Sunday, June 29, 2008
We live in a whole big world of scary stuff; floods, wars, nuclear bombs, and reality TV just to name a few. In a solar system full of scary stuff, like asteroids, comets, and other stuff that might fly out of the sky and squish us. In a universe full of scary stuff, I don't even want to think of what a supernova or black hole would do. We've done a lot of injury and damage in the name of science in the past. Can the world really be any more over than it is for the amazing number of native populations decimated by smallpox, syphilis, and TB, all in the name of expanding our universe.
I can hear you saying, "We're not like that anymore." Heck boys and girls, we weren't completely sure when we set off the first fusion based "H-bomb" that it couldn't set off a chain reaction that would light up all of the hydrogen floating around our little planetary home. We didn't think it would and it didn't but, "Who knew?"
The chances of the accelerated protons or lead ions we send racing around the new thirteen-mile nuclear racetrack they've built three-hundred feet below the ground over on the Franco-Swiss border, forming a black-hole that doesn't dissipate, or an uncontrolled annihilation reaction due to anti-matter generation is less than one in fifty-million.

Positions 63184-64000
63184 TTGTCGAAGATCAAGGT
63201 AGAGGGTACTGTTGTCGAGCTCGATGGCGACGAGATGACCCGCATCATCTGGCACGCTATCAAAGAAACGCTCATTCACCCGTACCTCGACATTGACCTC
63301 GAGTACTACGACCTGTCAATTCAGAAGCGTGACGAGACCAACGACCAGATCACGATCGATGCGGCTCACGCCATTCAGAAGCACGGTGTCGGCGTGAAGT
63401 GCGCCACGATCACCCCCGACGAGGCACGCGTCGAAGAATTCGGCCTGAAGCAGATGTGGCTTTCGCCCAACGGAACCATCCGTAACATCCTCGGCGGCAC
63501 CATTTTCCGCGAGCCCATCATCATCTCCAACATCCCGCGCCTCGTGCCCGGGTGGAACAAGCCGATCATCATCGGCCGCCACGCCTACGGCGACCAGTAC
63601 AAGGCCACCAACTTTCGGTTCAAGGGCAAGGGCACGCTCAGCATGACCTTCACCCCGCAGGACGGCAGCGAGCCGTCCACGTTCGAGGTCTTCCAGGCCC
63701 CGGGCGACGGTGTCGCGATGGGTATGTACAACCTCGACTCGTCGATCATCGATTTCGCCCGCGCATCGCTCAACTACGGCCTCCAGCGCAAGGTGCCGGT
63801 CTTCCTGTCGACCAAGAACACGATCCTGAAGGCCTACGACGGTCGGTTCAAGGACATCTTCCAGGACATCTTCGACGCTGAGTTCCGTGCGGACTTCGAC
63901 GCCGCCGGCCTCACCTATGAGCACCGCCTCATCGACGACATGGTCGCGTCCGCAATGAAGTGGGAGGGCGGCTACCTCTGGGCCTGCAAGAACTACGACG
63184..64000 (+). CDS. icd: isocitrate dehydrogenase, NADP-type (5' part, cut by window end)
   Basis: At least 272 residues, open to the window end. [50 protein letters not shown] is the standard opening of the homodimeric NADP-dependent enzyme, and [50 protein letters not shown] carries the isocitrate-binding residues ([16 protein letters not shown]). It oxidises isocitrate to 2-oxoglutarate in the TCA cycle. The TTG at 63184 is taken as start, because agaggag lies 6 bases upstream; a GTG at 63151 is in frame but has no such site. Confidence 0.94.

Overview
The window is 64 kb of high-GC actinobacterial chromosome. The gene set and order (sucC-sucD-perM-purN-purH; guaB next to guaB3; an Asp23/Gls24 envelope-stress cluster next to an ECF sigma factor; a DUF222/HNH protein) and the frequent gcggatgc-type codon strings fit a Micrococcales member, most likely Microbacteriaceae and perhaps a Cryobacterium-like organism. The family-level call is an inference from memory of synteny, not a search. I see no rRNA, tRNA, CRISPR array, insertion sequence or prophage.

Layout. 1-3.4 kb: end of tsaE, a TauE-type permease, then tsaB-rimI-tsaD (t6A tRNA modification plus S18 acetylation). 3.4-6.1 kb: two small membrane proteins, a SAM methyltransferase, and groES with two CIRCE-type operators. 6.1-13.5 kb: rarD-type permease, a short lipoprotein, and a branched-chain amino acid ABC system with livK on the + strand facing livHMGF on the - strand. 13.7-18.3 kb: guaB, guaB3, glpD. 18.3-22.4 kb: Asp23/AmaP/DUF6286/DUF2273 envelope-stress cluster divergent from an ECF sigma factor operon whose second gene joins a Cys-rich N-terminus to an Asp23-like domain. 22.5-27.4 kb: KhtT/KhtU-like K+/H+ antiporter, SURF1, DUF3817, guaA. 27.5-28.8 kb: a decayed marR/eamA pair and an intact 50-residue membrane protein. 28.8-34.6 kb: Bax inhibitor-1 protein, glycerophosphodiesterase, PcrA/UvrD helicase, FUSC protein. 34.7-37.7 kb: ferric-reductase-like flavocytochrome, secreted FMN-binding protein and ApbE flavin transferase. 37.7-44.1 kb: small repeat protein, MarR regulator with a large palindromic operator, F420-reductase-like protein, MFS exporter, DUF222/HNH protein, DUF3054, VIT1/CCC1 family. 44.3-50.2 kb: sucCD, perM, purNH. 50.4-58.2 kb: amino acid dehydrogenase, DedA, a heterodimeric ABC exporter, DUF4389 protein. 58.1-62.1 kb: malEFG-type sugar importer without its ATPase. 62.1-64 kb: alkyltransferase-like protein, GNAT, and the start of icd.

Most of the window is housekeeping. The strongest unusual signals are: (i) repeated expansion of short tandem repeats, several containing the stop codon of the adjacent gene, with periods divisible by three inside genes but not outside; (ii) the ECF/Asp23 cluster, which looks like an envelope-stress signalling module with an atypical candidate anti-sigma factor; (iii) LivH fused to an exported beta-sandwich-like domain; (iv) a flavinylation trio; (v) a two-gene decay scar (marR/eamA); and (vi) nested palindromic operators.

The good news, if you believe in string theory, is that even if it happens, we may end up in one of the other ten, twenty, or hundred other dimensions we aren't able to see, but that have to be there for the universe to work right.
How will it turn out? Only God knows, and he isn't telling, but he does give us a few hints, while the LHC may be the most powerful collider on earth it doesn't come close to reaching the energies that particles accelerated through the universe possess when they slam into our atmosphere. If they haven't blown us up yet, why should we be afraid of man's puny attempt to mimic nature's great collider?
Thursday, June 26, 2008
What you don't do is ask someone else to write your story, or screenplay, or poem for you. I've had several people ask me to write their stories for them. Unless its one of my partners and they're ready to start a new project, I never have. That doesn't count kids. My kids and I paint, write, or make-up and sing songs all of the time. Sometimes the kids will put on whole stage shows complete with choreographed dance numbers for a paying audience of six or seven (that depends on if we let them bring the goldfish.) Anything that allows them uninhibited creativity is a plus and should be encouraged, so that when they're adults, they aren't sitting around wondering if they need to take a course or read a book to create something worthwhile.
So what do you do? You write. You write all kinds of stuff. You write as if someone is out there to read what you're creating, whether there is or not. That's where blogs come in. Offer an opinion, create a story, do anything; to quote Nike, "Just do it." When you're done writing, read it, then tear it to pieces, and rewrite it. Whoever said writing is rewriting was only ninety-five percent correct. When you feel like it is the best you can write, post it and get some friends to read it and offer criticism, and if a stranger slams it, save the righteous indignation and try to see if what they are saying has any validity. I'm lucky enough to have a lot of what I write reviewed by professional editors, and I still have a little difficulty keeping that righteous indignation at bay.